The computation begins when the slew button 79 is moved forward or backward to open either of slew switches 88 or 89, respectively. With either of these switches open, a 28 volt D.C. supply from the selector switch 17 drives la constant speed motor 91 in a direction depending npon which of the switches is open. Simultaneously, a normallyopen solenoid-operated clutch 92 closes to connect an output shaft from the motor 91 to a K1 gear box 93. The 28 volt D.C. supply to the switches 88 and 89 is connected through the armature 20 of mode selector switch 17 only when it is in the DR, STBY, or DOP positions; and since the motor 91 is running at constant speed, the output shaft position is representative of AXn as defined above. The output from K1 gear box 93 connects to a normally closed solenoid-operated clutch 94 which opens when the mode selector switch 17 is placed in the STBY position whereby a 28 Volt D.C. supply obtains through armature 19. Thus, no rate correction occurs during slewing operations in the STBY mode of operation.
The output from the clutch 94 is directly connected to the rotor of a K1 linear transformer 96 and to the input of a K2 gear -box 97, the output of the latter being drivingly connected to the rotor of a K2 linear transformer 98. The outputs of the stator windings of the transformers 96 and 98 represent the map rate error for K1 and K2 factors as mathematically defined in Equation 12 above. The particular output or K factor selected for rate correction at the output of the transformer 76 is determined by the K-selector armature 103 which has its common terminal connected to the fixed rotor of the transformer 76. As noted above, K1 and K2 are mean values for two ranges of ground speed, GS. Therefore, armature 103 is mechanically driven by a K-cam 104 which in turn is drivingly connected to the shaft output of the servo motor 27 in the GS follower 23. Thus at a predetermined speed, armature 103 switches from K1 to K2 operation .as determined by the graph of FIG. 8.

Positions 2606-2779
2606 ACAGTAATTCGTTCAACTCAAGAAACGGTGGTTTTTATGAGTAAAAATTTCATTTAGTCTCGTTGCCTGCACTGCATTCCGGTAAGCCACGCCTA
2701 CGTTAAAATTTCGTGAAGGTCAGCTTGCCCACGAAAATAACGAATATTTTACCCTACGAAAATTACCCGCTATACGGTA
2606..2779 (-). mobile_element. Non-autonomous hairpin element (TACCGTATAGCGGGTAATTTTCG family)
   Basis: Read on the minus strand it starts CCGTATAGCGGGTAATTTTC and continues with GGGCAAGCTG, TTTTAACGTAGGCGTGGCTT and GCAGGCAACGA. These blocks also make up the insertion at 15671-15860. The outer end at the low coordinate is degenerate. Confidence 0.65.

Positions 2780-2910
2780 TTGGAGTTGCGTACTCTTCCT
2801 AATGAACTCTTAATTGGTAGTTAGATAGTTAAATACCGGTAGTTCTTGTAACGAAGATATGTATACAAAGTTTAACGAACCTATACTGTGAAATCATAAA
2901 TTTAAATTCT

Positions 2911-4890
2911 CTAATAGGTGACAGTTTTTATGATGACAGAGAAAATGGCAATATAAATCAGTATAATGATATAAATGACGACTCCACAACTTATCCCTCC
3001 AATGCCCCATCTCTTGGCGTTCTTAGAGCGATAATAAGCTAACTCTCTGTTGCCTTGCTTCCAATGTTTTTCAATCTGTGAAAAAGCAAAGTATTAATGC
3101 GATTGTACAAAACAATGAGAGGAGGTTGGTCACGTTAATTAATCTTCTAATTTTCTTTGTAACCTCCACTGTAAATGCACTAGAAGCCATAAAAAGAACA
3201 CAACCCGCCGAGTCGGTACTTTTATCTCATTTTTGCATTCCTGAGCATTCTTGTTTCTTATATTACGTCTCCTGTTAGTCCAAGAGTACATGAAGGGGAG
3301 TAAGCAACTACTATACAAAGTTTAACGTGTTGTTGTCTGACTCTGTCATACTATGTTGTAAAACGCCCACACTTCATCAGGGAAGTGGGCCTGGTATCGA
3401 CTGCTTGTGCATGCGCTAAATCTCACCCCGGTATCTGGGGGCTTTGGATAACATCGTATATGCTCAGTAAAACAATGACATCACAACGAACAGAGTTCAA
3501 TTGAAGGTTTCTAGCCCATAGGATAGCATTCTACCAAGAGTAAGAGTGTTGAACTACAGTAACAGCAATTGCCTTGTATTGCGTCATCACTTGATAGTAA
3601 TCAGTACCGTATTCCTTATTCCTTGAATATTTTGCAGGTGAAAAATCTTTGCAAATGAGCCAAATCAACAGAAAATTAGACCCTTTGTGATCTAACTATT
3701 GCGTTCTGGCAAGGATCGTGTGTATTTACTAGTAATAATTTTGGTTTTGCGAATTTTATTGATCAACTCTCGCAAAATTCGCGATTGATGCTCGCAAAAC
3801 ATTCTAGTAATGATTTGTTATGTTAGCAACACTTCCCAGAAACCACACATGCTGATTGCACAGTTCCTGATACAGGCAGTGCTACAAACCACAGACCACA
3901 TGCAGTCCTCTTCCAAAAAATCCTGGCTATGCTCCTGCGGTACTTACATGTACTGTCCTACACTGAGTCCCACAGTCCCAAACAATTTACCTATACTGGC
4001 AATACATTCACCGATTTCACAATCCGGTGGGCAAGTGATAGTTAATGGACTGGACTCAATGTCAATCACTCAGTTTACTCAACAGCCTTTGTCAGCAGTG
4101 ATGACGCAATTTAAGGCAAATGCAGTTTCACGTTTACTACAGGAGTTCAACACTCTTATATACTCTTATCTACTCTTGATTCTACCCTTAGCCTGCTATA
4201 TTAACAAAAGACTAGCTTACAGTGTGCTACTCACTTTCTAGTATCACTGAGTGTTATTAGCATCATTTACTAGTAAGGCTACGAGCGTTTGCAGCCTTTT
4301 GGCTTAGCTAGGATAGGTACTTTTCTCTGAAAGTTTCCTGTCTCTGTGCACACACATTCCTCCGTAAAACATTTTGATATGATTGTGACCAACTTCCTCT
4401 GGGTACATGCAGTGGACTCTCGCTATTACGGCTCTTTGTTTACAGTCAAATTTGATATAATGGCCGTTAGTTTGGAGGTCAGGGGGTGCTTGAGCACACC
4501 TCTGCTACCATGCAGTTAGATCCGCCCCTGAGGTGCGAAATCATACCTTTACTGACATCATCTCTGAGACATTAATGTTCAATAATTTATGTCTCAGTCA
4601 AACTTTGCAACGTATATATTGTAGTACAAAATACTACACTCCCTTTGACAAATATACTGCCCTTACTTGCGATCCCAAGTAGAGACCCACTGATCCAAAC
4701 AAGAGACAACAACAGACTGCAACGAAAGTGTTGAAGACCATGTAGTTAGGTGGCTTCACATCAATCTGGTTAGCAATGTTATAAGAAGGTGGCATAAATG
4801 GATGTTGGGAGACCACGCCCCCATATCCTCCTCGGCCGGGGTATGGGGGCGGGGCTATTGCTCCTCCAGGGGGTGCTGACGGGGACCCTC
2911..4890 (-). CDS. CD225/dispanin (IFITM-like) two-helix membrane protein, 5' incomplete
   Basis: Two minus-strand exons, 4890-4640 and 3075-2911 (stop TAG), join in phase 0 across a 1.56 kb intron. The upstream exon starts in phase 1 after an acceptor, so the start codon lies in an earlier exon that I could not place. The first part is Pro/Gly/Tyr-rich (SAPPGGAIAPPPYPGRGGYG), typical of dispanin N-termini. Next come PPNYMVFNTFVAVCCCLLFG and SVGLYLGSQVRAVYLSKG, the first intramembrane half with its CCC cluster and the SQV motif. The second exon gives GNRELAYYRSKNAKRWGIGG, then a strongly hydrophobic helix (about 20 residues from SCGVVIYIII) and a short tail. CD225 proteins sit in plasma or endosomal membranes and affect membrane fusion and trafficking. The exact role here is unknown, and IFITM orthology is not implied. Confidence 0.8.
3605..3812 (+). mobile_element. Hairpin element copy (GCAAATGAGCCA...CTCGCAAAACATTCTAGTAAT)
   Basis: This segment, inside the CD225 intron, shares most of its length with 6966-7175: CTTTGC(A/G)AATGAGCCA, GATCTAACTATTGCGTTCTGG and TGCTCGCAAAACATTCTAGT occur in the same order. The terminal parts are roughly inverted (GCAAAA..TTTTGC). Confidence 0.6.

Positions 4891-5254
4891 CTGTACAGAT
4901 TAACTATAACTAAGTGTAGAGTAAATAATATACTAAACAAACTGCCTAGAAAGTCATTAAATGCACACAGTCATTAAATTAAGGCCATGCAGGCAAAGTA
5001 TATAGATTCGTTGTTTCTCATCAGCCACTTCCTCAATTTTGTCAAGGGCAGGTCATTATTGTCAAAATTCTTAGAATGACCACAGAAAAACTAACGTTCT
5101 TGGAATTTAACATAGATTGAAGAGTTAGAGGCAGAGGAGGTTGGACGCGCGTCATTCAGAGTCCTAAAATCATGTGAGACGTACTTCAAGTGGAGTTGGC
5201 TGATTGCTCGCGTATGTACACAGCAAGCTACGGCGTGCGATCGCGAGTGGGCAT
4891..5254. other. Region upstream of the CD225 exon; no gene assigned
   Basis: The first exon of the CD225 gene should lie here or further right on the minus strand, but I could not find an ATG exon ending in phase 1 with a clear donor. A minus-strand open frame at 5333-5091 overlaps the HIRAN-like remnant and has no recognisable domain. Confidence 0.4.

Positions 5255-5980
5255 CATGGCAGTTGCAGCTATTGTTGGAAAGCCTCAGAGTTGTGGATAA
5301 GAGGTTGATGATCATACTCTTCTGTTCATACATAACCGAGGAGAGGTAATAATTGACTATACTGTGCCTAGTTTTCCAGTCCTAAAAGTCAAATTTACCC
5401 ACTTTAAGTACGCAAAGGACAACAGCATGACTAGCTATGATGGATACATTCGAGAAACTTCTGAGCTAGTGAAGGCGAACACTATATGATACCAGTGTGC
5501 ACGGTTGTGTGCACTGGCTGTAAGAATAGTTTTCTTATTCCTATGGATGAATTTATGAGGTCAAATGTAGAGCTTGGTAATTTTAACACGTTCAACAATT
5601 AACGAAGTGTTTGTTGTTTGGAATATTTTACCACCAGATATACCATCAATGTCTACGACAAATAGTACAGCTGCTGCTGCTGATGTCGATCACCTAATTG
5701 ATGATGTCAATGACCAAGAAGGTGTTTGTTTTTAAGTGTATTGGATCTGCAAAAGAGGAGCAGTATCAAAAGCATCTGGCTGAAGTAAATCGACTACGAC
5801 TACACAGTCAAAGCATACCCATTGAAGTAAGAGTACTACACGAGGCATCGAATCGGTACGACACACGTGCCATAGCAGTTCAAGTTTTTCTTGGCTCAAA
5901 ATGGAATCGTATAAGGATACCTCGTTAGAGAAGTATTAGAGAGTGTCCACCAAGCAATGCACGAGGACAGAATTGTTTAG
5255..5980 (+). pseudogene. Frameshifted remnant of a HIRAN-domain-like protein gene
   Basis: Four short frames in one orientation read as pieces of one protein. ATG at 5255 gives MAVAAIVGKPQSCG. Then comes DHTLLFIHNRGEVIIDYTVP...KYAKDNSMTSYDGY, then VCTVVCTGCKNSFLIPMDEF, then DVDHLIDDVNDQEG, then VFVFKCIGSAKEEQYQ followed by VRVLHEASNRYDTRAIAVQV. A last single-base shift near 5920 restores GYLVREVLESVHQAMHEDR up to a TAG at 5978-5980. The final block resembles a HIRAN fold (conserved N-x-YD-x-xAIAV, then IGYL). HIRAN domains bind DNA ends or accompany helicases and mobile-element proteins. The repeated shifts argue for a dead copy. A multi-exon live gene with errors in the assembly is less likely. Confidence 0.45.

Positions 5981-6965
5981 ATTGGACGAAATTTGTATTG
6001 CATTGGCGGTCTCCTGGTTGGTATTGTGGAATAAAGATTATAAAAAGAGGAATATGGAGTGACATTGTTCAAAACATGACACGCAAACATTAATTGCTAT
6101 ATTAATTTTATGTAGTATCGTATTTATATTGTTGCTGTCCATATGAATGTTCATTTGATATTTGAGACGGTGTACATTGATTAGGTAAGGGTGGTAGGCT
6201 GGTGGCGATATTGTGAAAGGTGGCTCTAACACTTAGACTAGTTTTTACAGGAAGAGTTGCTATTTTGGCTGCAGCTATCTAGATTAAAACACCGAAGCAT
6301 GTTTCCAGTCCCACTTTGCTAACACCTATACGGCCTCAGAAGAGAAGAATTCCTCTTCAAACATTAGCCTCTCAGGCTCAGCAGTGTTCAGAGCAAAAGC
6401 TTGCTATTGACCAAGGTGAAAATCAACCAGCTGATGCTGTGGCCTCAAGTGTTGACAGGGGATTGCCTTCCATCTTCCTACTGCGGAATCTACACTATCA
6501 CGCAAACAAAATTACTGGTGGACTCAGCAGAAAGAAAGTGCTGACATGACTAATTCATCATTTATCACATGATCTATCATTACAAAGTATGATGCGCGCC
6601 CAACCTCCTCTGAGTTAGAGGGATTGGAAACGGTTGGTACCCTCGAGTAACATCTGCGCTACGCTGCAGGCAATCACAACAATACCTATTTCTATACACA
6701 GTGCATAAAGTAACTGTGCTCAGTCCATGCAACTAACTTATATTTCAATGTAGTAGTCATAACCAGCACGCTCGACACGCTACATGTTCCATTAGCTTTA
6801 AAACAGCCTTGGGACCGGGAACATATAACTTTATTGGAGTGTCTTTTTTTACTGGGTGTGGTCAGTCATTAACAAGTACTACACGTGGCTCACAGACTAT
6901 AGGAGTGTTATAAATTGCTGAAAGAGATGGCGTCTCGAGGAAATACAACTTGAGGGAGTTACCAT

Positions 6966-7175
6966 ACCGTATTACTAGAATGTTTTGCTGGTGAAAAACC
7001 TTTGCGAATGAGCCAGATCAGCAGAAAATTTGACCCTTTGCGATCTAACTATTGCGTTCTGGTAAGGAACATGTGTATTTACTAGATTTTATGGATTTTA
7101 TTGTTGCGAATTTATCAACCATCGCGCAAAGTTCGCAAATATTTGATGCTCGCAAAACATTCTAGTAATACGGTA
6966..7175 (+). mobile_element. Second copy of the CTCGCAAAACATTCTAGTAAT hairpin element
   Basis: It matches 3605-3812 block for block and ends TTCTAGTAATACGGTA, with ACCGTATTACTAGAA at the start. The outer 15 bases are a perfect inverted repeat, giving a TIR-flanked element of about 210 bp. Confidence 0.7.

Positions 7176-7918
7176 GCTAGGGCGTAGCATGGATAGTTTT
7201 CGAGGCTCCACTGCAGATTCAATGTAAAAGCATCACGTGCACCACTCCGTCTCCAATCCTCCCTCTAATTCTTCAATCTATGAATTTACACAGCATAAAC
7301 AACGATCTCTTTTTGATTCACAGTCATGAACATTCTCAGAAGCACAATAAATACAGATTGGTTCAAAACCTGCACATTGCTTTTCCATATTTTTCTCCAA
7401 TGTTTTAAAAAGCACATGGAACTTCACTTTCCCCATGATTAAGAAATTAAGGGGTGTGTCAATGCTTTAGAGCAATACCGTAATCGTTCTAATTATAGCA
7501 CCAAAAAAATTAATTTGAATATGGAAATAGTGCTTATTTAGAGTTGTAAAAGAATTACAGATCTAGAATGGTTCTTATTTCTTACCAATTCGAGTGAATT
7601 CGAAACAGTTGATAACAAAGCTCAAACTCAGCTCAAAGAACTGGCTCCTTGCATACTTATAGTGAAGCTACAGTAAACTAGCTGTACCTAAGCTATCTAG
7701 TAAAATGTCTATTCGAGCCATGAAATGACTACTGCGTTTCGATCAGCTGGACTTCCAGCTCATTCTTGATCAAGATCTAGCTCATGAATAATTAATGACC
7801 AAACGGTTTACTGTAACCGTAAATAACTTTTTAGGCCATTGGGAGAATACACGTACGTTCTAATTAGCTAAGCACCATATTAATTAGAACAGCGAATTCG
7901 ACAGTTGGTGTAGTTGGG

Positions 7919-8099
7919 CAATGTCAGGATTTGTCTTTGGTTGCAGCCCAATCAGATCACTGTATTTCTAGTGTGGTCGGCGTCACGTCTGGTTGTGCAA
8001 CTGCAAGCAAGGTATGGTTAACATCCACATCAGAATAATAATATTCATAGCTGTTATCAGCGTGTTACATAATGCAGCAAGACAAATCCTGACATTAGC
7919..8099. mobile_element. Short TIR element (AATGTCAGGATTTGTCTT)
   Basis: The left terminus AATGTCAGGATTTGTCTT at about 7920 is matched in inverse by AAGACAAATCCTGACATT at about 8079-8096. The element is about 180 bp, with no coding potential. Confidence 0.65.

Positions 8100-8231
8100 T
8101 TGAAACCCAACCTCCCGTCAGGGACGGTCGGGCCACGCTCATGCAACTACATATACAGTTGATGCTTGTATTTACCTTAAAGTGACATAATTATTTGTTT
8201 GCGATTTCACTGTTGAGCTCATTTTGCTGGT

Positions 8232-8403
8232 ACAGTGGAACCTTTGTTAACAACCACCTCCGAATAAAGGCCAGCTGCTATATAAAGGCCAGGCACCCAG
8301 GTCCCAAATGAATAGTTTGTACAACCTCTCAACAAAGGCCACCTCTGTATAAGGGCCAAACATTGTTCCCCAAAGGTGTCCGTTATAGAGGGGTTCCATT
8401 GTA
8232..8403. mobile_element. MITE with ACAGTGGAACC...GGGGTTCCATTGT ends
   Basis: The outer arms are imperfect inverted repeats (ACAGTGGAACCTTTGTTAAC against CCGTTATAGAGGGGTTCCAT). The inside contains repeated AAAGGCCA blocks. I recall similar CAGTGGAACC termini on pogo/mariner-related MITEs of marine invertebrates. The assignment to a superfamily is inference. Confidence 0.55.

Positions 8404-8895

A flyback spring 99 is connected on the output shaft of the clutch 94 so that whenever the mode selector switch 17 is in the STBY position, all map rate correction is erased and transformers 96 and 97 return to an initial zero position or start position.
Provisions compensating for changes in map scale must also be provided in the map rate corrector, and this is done by providing an appropriate voltage to the rotors of the transformers 96 and 98 by means of armature 101 in the map scale selector 44. When the armature 101 is in the LO position a transformer -1'02 changes a 26 volt, 400 cycle supply to a different voltage consonant with the scale change, and when the armature 101 is in the HI position, the 26 volt, 400 cycle supply is connected directly to the transformers 96 and 98 thereby providing a different scale.
Cursor speed corrector 78' operates in a manner similar to that described for map speed corrector 78 and therefore should not require further description.